Doosan Enerbility is stepping up efforts to develop ammonia cracking technology, a technology that is applicable to hydrogen-fueled combined cycle power plants. Ammonia cracking is a technology used to produce hydrogen through the decomposition of ammonia ((NH3), a compound made up of hydrogen and nitrogen, over a catalyst at high temperatures.
On July 17th, Doosan Enerbility announced that it had signed a collaboration agreement with Johnson Matthey (JM), a UK-based company specializing in ammonia cracking solutions, on pursuing joint research of the ammonia cracking business. The signing ceremony, which was held at JM’s Technology Office located in Stockton-on-Tees in northeastern England, was attended by key figures from the two companies, including Dongkyu Shin, Doosan Enerbility’s Vice President of Wind Turbine/ Service Engineering, and Phil Ingram, Johnson Matthew’s Senior Business Development Manager.* Johnson Matthey, which was founded in 1817, is a global leader in sustainable technologies. Headquartered in the UK, Johnson Matthey is an independent licensor of world-class process technologies and a developer of catalysts for industries, such as the petrochemical sector. Last year the company recorded an annual turnover of KRW 25 trillion.
With the signing of this collaboration agreement, Doosan Enerbility and JM have entered into an agreement on pursuing “Research & Development of Ammonia Cracking Technology.” JM will be engaged in the research and development of an ammonia cracker model, one that is applicable to hydrogen-fueled combined cycle power plants, until the end of this year. Under the arrangement, the two companies will be collaborating on development of the ammonia cracking process and integrated engineering of hydrogen-fueled combined cycle power plants, all of which will be available for future application in combined cycle hydrogen power generation.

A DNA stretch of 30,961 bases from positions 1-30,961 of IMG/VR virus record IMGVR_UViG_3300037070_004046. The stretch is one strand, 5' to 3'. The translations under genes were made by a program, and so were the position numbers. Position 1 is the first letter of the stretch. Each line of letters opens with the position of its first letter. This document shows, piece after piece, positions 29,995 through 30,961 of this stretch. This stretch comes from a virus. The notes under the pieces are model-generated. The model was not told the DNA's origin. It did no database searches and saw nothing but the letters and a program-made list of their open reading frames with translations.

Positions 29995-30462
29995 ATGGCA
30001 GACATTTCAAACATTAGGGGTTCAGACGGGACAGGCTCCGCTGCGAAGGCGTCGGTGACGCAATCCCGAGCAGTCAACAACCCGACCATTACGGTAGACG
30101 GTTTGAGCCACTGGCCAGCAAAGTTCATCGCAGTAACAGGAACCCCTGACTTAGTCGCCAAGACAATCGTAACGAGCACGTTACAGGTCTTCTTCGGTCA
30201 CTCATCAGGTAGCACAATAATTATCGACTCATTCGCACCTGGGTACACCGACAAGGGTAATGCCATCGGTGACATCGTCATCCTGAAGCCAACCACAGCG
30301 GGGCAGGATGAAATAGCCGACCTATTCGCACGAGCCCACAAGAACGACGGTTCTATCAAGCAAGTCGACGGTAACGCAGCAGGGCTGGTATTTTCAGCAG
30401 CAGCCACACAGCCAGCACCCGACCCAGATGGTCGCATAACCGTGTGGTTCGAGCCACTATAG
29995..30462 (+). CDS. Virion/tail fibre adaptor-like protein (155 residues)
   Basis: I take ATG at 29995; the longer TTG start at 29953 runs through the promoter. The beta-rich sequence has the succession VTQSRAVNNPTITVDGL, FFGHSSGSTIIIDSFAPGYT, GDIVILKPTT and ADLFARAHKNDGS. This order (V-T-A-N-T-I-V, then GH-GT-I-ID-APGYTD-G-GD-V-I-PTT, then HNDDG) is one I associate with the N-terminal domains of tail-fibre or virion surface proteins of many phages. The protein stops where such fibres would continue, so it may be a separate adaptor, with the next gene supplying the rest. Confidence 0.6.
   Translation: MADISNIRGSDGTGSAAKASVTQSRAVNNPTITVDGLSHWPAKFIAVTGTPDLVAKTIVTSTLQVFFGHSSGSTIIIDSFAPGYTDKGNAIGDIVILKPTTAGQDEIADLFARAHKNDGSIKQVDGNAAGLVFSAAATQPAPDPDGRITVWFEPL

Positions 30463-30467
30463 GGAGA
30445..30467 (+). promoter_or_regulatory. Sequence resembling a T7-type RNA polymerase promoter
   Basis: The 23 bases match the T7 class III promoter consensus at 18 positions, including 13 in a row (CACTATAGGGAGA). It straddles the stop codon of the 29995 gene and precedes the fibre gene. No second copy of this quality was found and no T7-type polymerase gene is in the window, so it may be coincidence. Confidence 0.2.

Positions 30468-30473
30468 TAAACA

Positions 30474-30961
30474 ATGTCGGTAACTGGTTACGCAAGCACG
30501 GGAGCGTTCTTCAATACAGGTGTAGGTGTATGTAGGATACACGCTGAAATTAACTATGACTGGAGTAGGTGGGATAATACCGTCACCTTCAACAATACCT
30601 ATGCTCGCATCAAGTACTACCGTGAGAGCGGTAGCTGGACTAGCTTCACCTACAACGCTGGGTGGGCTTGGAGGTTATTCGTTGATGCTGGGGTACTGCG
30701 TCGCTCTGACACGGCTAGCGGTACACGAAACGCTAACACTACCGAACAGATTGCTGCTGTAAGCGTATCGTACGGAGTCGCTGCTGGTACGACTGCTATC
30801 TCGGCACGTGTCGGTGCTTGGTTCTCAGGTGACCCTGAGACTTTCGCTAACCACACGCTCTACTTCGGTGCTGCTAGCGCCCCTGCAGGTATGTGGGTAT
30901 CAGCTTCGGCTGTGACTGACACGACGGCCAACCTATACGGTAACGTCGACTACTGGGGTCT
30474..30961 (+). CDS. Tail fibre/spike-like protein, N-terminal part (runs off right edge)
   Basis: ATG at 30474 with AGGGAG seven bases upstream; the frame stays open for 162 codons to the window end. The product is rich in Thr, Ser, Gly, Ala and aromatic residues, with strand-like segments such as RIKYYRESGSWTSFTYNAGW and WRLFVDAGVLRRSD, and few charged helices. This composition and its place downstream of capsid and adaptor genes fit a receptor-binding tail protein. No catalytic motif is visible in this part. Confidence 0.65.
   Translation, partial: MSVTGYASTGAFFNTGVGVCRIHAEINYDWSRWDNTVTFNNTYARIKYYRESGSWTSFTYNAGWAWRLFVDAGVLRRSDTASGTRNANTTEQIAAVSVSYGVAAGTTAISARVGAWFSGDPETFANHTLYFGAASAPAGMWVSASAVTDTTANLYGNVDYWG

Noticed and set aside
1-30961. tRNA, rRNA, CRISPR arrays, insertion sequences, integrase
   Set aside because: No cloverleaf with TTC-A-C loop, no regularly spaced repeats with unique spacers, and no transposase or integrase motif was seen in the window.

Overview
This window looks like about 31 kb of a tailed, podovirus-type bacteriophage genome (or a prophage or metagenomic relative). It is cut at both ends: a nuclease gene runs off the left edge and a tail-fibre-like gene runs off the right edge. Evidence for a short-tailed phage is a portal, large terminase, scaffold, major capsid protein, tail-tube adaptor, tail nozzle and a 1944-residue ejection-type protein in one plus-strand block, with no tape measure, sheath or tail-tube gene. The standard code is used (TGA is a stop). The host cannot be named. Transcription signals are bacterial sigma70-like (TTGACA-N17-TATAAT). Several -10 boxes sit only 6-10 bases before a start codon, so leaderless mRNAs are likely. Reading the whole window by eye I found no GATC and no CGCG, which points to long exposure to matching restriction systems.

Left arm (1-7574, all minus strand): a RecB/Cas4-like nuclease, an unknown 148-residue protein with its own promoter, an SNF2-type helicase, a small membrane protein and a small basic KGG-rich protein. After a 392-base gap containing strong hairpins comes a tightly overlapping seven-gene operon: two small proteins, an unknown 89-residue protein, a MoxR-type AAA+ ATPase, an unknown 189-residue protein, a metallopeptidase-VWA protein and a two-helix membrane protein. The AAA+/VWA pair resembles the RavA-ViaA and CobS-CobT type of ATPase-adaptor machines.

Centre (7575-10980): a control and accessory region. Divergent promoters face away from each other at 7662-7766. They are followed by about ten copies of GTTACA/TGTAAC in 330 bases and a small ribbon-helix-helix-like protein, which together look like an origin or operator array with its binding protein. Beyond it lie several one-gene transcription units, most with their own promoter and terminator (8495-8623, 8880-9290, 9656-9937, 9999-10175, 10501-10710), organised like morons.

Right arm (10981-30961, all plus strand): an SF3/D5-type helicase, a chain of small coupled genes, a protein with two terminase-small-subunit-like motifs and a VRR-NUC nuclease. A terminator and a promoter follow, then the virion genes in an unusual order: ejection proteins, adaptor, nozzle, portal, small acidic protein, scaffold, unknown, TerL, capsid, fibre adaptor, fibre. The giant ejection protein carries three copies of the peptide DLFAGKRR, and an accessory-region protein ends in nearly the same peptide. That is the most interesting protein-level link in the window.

Hongook Park, CEO of Doosan Enerbility’s Power Services Business Group, remarked, “The ammonia cracker model, which we are working on together with JM and which is to be applied to hydrogen-fueled combined cycle power plants, will be taking the exhaust heat generated from the initial combustion process of the hydrogen gas turbine and re-employing this in the cracker, leading to the benefit of enhanced overall efficiency of power plants.” He added, “By engaging in a partnership with JM, a partner who has a good understanding of the combined cycle hydrogen power generation model being pursued by Doosan Enerbility, we expect this will help to usher in the era of high-efficiency combined cycle hydrogen power generation.”
Doosan Enerbility is also picking up the pace for developing a high-efficiency H-class hydrogen gas turbine, a joint initiative that is being pursued with partners in the Korean industry, academia and research sectors. As part of the national project that was initiated by the Ministry of Trade, Industry and Energy (MOTIE) in 2020 for development of a high-efficiency H-class hydrogen gas turbine, the technology for 50% hydrogen co-firing is currently being developed. Once complete, it will be applied to the demonstration project at Korea East-West Power (EWP)’s Ulsan Combined Cycle Power Plant. The development of a 400MW ultra-large 100% hydrogen-fueled gas turbine is also being pursued, with the target deadline being set as 2027.